5 March 2003
PCBs may be affecting Inuit babies: Study
(CP) — A study of Inuit babies in northern Quebec has detected
subtle nervous system and behavioural changes that appear to be
due to mercury and PCB contamination.
is believed to be the first scientific evidence that long-distance
air pollution is affecting human health in the Arctic.
study, led by Gina Muckle of Laval University and released today,
focused on infants about 11 months old at three communities in the
Nunavik region of Quebec.
infants showed subtle differences in visual memory and maintaining
attention, said David Stone, director of northern contaminants research
at the Department of Indian and Northern Affairs.
we're observing at the moment . . . is very subtle but statistically
significant," said Stone, who was interviewed at a symposium
on Arctic contaminants.
believe we are seeing effects that can be correlated both with mercury
and with PCBs," he said. "The important thing . . . is
exposure in the womb."
said the same kinds of neurological effects were observed in studies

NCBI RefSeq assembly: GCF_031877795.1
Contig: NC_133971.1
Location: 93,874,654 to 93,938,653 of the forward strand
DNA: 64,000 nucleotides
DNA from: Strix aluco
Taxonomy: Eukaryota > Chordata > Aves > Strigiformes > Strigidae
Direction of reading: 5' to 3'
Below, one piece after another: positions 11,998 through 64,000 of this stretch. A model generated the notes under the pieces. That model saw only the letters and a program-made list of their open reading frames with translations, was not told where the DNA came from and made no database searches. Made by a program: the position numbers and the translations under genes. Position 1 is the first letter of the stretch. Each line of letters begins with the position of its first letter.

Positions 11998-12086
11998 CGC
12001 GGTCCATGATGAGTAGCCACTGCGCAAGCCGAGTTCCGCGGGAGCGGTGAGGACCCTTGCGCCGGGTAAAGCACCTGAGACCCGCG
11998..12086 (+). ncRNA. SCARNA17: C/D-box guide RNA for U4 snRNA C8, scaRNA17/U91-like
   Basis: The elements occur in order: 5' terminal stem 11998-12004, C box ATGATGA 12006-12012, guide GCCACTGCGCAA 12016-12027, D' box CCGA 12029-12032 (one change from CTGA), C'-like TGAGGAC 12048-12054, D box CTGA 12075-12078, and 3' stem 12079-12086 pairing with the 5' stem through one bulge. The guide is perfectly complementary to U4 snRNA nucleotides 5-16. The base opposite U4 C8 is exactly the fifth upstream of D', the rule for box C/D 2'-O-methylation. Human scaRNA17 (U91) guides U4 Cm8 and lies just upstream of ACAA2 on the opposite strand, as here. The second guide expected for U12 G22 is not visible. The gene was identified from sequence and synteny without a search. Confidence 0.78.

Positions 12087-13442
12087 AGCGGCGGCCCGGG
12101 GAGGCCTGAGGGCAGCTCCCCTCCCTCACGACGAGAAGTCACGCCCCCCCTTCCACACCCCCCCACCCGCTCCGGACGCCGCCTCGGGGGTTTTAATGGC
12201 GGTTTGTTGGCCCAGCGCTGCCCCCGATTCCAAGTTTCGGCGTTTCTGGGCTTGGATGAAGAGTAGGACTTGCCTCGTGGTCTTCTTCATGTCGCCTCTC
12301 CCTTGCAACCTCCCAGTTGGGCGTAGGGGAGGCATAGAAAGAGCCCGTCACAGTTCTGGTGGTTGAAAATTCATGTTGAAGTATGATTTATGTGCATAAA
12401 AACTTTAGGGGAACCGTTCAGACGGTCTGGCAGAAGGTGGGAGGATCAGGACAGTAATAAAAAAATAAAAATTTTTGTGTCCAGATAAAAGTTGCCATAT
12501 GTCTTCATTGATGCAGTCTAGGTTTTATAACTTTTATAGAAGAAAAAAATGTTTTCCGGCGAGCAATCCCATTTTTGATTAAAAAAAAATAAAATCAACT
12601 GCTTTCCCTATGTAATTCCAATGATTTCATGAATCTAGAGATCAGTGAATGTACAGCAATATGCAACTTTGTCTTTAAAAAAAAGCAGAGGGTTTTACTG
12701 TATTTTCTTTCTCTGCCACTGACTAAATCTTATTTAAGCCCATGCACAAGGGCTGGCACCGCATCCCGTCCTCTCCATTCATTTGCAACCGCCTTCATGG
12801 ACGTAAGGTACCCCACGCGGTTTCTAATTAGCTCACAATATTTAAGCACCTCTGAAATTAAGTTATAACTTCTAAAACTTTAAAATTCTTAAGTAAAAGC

of toxic contamination done in the Great Lakes and the Netherlands
20 to 30 years ago.
contamination of the Arctic became a concern after PCBs and dioxins
were discovered in the blood and breast milk of Inuit mothers in
the mid 1980s.
Inuit are vulnerable because such pollutants tend to build up in
the fat of fish and game animals, on which their diet is based.
face a dilemma because the health status of aboriginals who follow
a traditional diet is spectacularly better than of those who have
taken up the southern lifestyle, said Stone.
current focus is on advising aboriginals how to reduce their risk
of contamination while staying with the traditional diet. Some country
foods are far more likely to be contaminated than others.
leaders say there is a strong need for ongoing research and remedial
is an alarming situation for us," said Sheila Watt-Cloutier,
chairwoman of the Inuit Circumpolar Conference.
not surprised now that there are subtle effects are coming through.
We have a lot of questions here that need to be answered."
of the contamination in the Arctic comes from sources outside the
region, often thousands of kilometres away.
international treaties have been negotiated to curb long-range pollution,
and one of them is expected to receive enough ratifications to take
effect this year.
say the levels of PCBs in the Arctic are beginning to decline but
mercury has emerged as a major new concern.